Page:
• Favoritism. There is the perception among employees that the process is subjective and that management favorites get the choice rotations and projects.
  • Time away from their job. The program does not monitor the negative impact that the rotation or internal movement has on the performance of the employee’s base or original job.

Problems Related To Eligibility and Who Is Targeted

  • “Non-obvious” choices. The process does not proactively seek out “non-obvious” choices (meaning they were not a direct report on the organizational chart to the supervising manager).
  • Eligibility. Eligibility for movement is limited to permanent full-time employees and excludes part-timers, contractors, temps, and retirees. Poor-performing employees and those on performance-management plans are still allowed to participate. Managers that violate the program’s rules or “hoard” talent are not restricted from future participation.
  • Selection criteria. The selection of which individual should be “moved” is based primarily on non-performance criteria including seniority, current job title, or subjective management preferences. Managers get top priority for selecting candidates not on business need and how they handled previous placements, but instead based on their title, business size, or political pull.
  • Fit criterion. The individual and the hiring manager make their movement decisions based primarily on their own individual self-interests, rather than overall corporate needs.

Problems Related to Program Policies

  • Voluntary. The process depends on the individual volunteering for movement.
  • Start-up trigger. The process does not begin until a full-time permanent job opening occurs.
  • Education. The process does not provide employees or managers with information on past growth and critical areas.
  • Approvals. There are policies that allow managers, unions, or administrators to block or impede internal movements between business units.
  • Decisions. Placement and process decisions are based on emotion or tradition rather than facts, statistics, and metrics.
  • Employee involvement. Employees cannot contribute to the process by offering internal referrals or nominations of employees who should be rotated.

Internal Program Administration

  • Technology. The system is not 100% paperless and managers do not have laptop or mobile phone access.
  • Global. In large organizations, the process does not move people between countries.
  • Rewards. Managers and employees are not measured, recognized, or rewarded for successful participation in the process.
  • Policies restricting movement. There are policies that limit the timing or the number of movements that individual can make. Managers are prohibited from proactively seeking out internal talent.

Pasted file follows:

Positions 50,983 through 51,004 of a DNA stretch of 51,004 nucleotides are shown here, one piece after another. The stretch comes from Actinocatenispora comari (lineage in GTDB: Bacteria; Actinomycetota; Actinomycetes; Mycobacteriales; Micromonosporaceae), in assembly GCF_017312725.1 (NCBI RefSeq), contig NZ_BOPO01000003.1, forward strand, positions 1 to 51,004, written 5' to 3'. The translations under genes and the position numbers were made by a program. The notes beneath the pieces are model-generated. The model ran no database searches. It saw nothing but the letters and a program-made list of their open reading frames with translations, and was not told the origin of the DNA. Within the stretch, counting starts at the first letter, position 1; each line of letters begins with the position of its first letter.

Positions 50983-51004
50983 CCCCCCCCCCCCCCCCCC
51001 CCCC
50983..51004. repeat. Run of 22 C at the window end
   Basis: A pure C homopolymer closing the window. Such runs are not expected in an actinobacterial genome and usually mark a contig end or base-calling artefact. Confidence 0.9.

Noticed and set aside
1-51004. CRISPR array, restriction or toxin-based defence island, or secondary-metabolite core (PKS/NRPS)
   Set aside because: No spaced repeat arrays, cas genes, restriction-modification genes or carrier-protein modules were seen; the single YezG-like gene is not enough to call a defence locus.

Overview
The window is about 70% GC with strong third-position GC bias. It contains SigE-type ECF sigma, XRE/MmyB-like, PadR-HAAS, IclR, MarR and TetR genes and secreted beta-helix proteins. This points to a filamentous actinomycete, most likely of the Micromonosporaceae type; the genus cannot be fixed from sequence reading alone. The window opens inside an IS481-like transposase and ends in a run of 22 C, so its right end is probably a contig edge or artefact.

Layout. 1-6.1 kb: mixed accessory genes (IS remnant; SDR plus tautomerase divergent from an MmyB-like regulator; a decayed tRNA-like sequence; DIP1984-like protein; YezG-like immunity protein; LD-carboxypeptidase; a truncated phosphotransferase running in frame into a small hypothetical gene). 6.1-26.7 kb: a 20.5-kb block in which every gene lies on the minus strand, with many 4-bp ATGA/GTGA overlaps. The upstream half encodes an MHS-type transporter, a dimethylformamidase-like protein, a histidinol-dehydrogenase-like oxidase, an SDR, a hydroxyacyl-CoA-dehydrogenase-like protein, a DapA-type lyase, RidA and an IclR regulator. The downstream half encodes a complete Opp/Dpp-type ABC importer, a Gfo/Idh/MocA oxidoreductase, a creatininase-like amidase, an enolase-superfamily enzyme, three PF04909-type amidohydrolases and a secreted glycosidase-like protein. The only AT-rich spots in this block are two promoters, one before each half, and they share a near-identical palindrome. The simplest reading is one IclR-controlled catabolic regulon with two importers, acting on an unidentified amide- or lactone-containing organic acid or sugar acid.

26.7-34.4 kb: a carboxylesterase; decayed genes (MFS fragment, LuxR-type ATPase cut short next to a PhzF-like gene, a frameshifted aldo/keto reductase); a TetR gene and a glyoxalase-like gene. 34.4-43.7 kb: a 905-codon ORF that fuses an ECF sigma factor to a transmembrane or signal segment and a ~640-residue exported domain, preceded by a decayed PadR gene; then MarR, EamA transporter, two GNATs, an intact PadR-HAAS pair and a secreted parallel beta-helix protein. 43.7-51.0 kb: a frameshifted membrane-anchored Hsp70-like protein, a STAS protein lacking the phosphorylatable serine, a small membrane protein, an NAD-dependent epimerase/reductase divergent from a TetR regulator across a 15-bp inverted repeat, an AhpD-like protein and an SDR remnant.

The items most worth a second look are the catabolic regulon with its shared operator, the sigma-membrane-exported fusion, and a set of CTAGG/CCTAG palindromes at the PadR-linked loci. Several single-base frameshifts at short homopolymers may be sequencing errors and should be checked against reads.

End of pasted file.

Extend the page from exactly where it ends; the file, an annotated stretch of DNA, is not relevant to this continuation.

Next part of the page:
• Program manager. The internal movement processes do not have an overall manager or coordinator that is accountable for program results.
  • Budget. The budget is not independent, nor does it change when quality and volume goals are increased and program performance improves.
  • Appeal process. There is no formal process for identifying why you are not selected for a job rotation or an appeal process if you feel that you were unjustly treated.
  • Continuous improvement. The program does not utilize metrics to identify potential problems and opportunities in order to continually improve participation rates and overall workforce productivity.


Dr. John Sullivan, professor, author, corporate speaker, and advisor, is an internationally known HR thought-leader from the Silicon Valley who specializes in providing bold and high-business-impact talent management solutions.

He’s a prolific author with over 900 articles and 10 books covering all areas of talent management. He has written over a dozen white papers, conducted over 50 webinars, dozens of workshops, and he has been featured in over 35 videos. He is an engaging corporate speaker who has excited audiences at over 300 corporations/ organizations in 30 countries on all six continents. His ideas have appeared in every major business source including the Wall Street Journal, Fortune, BusinessWeek, Fast Company, CFO, Inc., NY Times, SmartMoney, USA Today, HBR, and the Financial Times. In addition, he writes for the WSJ Experts column. He has been interviewed on CNN and the CBS and ABC nightly news, NPR, as well many local TV and radio outlets. Fast Company called him the "Michael Jordan of Hiring," Staffing.org called him “the father of HR metrics,” and SHRM called him “One of the industry's most respected strategists." He was selected among HR’s “Top 10 Leading Thinkers” and he was ranked No. 8 among the top 25 online influencers in talent management. He served as the Chief Talent Officer of Agilent Technologies, the HP spinoff with 43,000 employees, and he was the CEO of the Business Development Center, a minority business consulting firm in Bakersfield, California. He is currently a Professor of Management at San Francisco State (1982 – present). His articles can be found all over the Internet and on his popular website www.drjohnsullivan.com and on staging.ere.net. He lives in Pacifica, California.

 

Topics

Leave a Comment

Your email address will not be published. Required fields are marked *